Skip to main content

Watch your tail!

Ziphen Central – Seeking Wisdom and Sublimity

We found this fine and unusually large specimen of a Mediterranean gecko (Hemidactylus turcicus) in our attic yesterday. Unfortunately, as I was releasing him our cat Gator suddenly appeared and pursued the poor lizard, chasing him through a fence. He made it out with his life, but the cat got ahold of his elegant tail, which she proceeded to eat. I know geckos are made to release their tails to distract predators, but I felt sorry for him all the same. But he will grow another one eventually, though perhaps not as perfect as the first.

The Champion Pecan Tree

Ziphen Central – Seeking Wisdom and Sublimity

This is the biggest pecan tree in Texas, which grows not far from where we live. Finally, after living out here fourteen years, we found time to go see it!

(Click to see larger photos)

The tree is on private property, but the folks who own it are kind enough to let people come and see it. The tree is 90 feet tall, and has a trunk diameter of nearly seven feet. It has been estimated to be from 900 to 1,100 years old.

Hymn of the Week – We'll Work Till Jesus Comes

Ziphen Central – Seeking Wisdom and Sublimity

Words by Elizabeth Mills (1836)
Music by William Miller (1859)
Sheet music

O land of rest, for thee I sigh!
When will the moment come
When I shall lay my armor by
And dwell in peace at home?

We’ll work till Jesus comes,
We’ll work till Jesus comes,
We’ll work till Jesus comes,
And we’ll be gathered home.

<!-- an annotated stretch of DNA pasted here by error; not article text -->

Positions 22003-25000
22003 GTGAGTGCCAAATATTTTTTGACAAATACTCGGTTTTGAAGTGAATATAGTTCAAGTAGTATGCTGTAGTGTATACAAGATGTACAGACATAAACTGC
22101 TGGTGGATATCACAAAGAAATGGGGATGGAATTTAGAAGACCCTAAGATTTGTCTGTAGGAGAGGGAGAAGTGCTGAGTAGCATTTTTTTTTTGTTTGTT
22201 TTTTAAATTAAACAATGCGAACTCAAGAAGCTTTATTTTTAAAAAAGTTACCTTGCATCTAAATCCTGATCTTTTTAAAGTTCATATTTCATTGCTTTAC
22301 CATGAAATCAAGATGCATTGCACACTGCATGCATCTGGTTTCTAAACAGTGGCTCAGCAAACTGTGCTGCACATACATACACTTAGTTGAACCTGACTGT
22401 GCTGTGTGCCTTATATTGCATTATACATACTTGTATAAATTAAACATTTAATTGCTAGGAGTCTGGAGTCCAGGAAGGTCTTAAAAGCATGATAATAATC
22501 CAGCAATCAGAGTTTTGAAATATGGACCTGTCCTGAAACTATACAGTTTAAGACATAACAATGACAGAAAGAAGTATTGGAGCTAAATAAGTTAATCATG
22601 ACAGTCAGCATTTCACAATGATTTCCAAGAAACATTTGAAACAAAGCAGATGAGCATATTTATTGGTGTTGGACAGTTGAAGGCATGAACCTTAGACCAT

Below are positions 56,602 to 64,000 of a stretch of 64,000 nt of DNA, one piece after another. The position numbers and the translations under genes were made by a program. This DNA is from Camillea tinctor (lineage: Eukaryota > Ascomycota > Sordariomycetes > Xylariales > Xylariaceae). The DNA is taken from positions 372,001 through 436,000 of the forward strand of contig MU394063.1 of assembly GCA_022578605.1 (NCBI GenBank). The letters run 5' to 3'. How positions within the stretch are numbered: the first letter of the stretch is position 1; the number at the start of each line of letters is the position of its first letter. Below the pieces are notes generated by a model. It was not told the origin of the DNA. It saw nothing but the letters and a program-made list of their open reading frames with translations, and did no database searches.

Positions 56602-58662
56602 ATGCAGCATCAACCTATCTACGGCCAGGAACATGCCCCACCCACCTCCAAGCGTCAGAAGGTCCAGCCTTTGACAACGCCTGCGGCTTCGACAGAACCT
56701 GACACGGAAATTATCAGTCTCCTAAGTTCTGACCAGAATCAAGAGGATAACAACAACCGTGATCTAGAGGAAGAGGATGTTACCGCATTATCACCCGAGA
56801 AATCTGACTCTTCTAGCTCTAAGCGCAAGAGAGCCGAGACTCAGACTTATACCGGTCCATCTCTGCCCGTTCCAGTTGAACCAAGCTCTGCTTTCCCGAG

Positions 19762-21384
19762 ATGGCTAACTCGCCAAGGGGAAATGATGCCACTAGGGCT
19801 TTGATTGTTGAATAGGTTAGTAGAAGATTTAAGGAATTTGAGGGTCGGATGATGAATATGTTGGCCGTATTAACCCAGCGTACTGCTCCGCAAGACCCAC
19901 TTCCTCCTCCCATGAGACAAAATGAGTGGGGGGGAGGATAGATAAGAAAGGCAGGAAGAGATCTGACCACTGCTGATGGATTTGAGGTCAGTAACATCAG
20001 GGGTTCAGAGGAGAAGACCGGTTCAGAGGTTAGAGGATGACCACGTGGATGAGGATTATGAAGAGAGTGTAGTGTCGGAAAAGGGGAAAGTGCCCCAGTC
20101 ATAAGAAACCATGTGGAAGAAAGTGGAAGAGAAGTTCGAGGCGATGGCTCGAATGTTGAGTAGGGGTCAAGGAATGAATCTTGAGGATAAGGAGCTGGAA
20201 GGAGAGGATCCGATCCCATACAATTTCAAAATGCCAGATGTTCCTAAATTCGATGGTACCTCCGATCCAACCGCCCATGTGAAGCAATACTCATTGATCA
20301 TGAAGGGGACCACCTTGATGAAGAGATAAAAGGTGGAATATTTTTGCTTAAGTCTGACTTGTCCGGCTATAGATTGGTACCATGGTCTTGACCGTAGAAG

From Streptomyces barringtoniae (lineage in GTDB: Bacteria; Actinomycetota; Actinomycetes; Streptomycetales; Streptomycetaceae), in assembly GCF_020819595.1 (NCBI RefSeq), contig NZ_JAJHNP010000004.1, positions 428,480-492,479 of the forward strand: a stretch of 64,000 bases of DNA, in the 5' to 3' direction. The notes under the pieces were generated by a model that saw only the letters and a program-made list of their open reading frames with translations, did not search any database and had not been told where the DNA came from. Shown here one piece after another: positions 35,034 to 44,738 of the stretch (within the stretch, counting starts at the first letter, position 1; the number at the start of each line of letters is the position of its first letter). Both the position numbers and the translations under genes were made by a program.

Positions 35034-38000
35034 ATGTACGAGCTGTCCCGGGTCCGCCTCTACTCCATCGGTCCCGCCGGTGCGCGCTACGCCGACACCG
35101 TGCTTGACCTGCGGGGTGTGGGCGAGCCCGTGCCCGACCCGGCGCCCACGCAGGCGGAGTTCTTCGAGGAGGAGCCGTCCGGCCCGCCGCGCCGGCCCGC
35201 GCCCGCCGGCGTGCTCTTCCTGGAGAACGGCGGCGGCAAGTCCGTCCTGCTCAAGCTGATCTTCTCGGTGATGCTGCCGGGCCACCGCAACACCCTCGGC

No tranquil joys on earth I know,
No peaceful, sheltering dome;
This world’s a wilderness of woe,
This world is not my home.

To Jesus Christ I fled for rest;
He bade me cease to roam,
And lean for comfort on His breast
Till He conduct me home.

I sought at once my Savior’s side;
No more my steps shall roam.
With Him I’ll brave death’s chilling tide
And reach my heav’nly home.

Ah Lovely Appearance of Death!

Ziphen Central – Seeking Wisdom and Sublimity

A while back I interlibrary loaned a reprint of the 1816 hymnal Kentucky Harmony.  As I paged through the old fasola hymns, one caught my eye, set to the tune “Savannah.”  The poetry was strikingly morbid, and I was intrigued.  Later on I researched the poem, and found it in its entirety in a book of poems by John and Charles Wesley.  I am still not sure which of them wrote this particular one, but it does present some very interesting thoughts.  As you read it, listen to this MIDI file of the tune “Savannah” to set the mood.

Hymn V
On the Sight of a Corpse.

Ah lovely appearance of death!
No sight upon earth is so fair!
Not all the gay pageants that breathe,
Can with a dead body compare: Read More

Field Flowers

Ziphen Central – Seeking Wisdom and Sublimity

From Ailenroc’s Book, by Cornelia Alexander

A wheat field stretching in billowy greenness as far as the eye could reach, with a promise of grain in its swaying tops, and countless wild flowers crowding and pushing among its growing stems for a glimpse at the sun.

“Do not crowd me so,” said a wheat stalk, swelling with a sense of importance and rejoicing in an incipient head. “Do not crowd me; make way for your betters.”

The little purple flower drooped its head timidly at the rough tone, but, on second thought, raised its dewy face, and made answer: “I am not crowding you, but I must have room to grow as well as you.”

“Why must you have room to grow?” said the wheat stalk, querulously. “Of what use are you in the world, anyway?”

“I adorn it; I help to beautify it; I add my humble flowers to celebrate the coming of spring.”

“Fiddlesticks!” said the wheat stalk, contemptuously. “You are of no use whatsoever. Read More